gear| Mountain Sledder Magazine
What about your emergency kit? There is a pile of info on these online and I encourage you to do a search. Being prepared and as comfortable as possible in an emergency situation can make a big difference in the final outcome. A few of my must-haves besides the obvious are a bivy sack, small cook stove, flares and two-way reliable communication that can reach the outside world.
The iPhone 8 does bring a few new features to the table that will help sledders capture better sledding footage, so it’s worth taking a look at what’s new.
Some key improvements include an increased 70m search strip width, which can improve search times. Also, the interface on both transceivers has been completely redesigned to help simplifying searching technique in a rescue scenario. Combined, these improvements should drastically affect search and rescue times.
Opinions on monosuits are fairly polarized. People seem to either love them or hate them. But those in the latter camp are usually just that: haters who have never actually tried one. Those that have can agree that monosuits are pretty great, but the fact remains that not all are created equal. It’s time to take a look at TOBE Privus monosuit to see how it stacks up.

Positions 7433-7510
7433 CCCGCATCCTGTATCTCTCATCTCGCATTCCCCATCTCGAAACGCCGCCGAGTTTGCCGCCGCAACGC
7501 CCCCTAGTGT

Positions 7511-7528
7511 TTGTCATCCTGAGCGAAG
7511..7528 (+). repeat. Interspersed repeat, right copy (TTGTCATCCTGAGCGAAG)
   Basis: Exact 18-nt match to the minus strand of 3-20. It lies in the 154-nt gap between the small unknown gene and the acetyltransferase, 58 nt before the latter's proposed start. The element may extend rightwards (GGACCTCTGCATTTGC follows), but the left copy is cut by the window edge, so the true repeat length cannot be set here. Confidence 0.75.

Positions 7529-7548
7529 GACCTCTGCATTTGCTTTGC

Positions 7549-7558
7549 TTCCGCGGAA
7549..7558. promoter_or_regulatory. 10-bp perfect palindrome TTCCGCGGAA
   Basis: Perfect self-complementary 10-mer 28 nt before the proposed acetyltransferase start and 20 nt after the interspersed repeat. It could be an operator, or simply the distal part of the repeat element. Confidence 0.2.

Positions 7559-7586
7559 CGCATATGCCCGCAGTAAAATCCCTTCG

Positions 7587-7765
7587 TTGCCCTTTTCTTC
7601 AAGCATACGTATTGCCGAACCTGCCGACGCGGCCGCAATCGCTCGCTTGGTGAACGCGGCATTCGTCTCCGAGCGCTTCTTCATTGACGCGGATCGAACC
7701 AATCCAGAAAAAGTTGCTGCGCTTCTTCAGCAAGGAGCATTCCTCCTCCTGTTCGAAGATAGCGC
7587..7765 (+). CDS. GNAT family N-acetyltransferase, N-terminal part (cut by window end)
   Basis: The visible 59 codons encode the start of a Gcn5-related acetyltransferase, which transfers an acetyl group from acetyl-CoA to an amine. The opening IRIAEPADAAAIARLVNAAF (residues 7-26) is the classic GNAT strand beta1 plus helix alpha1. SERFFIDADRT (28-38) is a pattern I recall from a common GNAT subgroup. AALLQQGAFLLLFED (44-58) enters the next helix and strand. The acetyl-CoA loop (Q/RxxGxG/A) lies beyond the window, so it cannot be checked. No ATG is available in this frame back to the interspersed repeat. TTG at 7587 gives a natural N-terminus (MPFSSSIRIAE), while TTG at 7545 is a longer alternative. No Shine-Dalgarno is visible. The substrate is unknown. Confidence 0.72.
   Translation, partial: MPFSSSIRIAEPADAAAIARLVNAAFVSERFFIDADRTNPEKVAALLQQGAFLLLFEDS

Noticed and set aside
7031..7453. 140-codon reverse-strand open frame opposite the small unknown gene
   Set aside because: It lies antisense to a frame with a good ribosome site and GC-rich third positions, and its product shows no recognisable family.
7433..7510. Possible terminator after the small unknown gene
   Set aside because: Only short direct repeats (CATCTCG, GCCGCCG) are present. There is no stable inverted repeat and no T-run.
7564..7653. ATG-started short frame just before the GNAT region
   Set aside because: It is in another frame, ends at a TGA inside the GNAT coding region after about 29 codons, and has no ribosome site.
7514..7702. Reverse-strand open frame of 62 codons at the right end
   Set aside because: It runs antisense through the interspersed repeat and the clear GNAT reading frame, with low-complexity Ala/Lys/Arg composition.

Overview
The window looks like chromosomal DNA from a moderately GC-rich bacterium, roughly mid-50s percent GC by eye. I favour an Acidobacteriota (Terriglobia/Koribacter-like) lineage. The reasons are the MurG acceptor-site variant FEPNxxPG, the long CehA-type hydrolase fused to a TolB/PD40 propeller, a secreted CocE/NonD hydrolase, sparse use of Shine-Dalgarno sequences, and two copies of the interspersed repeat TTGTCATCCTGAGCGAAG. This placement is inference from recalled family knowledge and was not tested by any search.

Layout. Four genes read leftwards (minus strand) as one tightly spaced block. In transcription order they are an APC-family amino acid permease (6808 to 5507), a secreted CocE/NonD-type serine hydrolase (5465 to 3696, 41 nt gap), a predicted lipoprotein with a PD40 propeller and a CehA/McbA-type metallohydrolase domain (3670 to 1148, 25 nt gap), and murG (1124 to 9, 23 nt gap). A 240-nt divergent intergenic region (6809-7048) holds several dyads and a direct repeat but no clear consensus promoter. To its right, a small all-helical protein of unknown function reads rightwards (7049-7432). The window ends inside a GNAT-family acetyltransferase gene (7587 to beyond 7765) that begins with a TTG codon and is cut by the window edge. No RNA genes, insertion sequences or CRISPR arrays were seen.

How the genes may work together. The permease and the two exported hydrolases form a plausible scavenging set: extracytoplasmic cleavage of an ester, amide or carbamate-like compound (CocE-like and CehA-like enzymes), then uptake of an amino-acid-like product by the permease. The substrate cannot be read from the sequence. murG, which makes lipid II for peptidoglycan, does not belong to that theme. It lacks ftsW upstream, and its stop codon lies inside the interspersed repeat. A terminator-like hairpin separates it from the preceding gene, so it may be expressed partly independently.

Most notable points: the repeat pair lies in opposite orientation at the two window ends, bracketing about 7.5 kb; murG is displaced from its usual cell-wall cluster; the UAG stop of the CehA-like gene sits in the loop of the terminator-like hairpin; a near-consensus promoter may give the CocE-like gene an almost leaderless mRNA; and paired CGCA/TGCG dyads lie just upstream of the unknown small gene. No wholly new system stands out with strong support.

If you ride in the mountains without training and gear, then you are not a mountain sledder. I don’t care what kind of hot-rod sled you own. Don’t call yourself that. Being a mountain sledder means something. It means that you’re prepared. It means that you can take care of yourself and others. And it means that you’ve taken the necessary steps to be as safe as you can out in the mountains
The Carbon Fiber Altitude helmet is 509’s top-of-the-line dome protector for 2016/17 and is available in enough color options to match up to any outerwear you may already own. As expected from a premier line of helmets, the Altitude is lightweight and strong; weighing in at just 2.9 pounds, the Carbon Fiber helmet meets or exceeds DOT and ECE 2205 certification standards.
IceAge Perfomance Rails Sledding is getting out of control these days. Huge cliff drops, tech lines in the trees and big jumps are all bridging the gap between what used to be a ski line and what used to be a sled line. The more capable the new machines are …